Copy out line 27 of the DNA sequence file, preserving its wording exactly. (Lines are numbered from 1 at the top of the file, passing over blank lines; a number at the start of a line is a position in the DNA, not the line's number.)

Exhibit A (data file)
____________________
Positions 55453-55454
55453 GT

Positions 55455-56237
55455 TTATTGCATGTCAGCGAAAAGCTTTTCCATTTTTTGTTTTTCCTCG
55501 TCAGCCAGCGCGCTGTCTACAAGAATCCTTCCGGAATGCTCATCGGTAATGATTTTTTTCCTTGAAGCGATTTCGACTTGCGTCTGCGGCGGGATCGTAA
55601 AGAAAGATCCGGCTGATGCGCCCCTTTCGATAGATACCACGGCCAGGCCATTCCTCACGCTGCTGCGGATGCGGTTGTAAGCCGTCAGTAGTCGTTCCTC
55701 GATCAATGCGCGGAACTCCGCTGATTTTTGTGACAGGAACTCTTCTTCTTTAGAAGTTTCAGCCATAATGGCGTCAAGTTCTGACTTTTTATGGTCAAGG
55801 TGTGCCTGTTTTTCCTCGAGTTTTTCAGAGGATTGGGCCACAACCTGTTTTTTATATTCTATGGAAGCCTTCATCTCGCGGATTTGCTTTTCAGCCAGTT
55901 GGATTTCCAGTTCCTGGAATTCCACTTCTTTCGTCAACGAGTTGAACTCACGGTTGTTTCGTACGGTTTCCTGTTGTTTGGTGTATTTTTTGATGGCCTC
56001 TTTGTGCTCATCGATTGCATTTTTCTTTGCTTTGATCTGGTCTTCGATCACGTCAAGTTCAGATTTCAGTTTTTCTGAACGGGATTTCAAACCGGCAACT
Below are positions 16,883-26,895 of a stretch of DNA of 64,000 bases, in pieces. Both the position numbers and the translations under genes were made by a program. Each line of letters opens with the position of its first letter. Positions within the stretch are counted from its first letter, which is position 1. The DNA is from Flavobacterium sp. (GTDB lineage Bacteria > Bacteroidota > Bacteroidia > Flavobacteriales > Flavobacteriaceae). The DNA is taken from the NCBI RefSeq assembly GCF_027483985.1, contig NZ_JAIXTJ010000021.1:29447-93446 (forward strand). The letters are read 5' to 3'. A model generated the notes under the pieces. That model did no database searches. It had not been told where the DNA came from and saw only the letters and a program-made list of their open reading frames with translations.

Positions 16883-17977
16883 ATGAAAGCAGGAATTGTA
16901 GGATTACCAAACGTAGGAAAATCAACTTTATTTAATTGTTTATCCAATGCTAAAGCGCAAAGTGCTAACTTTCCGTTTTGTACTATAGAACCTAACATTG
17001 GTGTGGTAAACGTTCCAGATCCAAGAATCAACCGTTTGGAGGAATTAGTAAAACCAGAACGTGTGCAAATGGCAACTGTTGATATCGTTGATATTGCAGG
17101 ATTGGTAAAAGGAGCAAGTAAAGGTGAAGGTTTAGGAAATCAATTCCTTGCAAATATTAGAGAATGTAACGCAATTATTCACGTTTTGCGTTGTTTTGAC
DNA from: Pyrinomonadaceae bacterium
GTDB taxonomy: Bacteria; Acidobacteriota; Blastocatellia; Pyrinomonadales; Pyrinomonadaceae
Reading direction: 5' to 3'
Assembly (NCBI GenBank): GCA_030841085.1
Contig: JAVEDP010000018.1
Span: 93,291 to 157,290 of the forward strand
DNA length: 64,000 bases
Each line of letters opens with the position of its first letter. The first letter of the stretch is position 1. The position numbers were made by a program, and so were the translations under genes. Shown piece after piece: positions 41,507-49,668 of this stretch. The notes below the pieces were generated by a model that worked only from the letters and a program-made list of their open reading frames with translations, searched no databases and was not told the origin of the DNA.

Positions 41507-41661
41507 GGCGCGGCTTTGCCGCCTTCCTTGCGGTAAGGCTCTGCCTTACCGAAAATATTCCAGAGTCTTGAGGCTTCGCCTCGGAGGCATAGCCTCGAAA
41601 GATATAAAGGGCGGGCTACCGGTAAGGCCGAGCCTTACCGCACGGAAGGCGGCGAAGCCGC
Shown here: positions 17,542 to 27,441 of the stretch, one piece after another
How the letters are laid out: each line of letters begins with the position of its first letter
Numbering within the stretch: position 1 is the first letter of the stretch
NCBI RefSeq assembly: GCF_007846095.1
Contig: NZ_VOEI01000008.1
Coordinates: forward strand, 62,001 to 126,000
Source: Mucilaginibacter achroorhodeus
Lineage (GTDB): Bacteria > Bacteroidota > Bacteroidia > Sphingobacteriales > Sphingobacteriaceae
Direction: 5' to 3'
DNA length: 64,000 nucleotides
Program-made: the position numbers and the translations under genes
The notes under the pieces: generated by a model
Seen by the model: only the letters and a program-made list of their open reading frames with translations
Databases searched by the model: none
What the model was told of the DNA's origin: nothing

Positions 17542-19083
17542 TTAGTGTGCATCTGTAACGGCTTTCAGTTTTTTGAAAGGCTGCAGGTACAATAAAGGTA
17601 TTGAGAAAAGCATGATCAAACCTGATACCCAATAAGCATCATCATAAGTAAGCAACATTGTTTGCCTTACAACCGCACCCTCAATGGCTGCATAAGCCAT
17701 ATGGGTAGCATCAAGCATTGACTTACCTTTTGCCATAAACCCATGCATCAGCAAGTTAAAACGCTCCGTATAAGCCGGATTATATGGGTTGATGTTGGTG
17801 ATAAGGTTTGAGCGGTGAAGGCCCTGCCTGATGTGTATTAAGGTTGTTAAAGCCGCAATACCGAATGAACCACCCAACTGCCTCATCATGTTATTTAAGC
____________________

41601 GATATAAAGGGCGGGCTACCGGTAAGGCCGAGCCTTACCGCACGGAAGGCGGCGAAGCCGC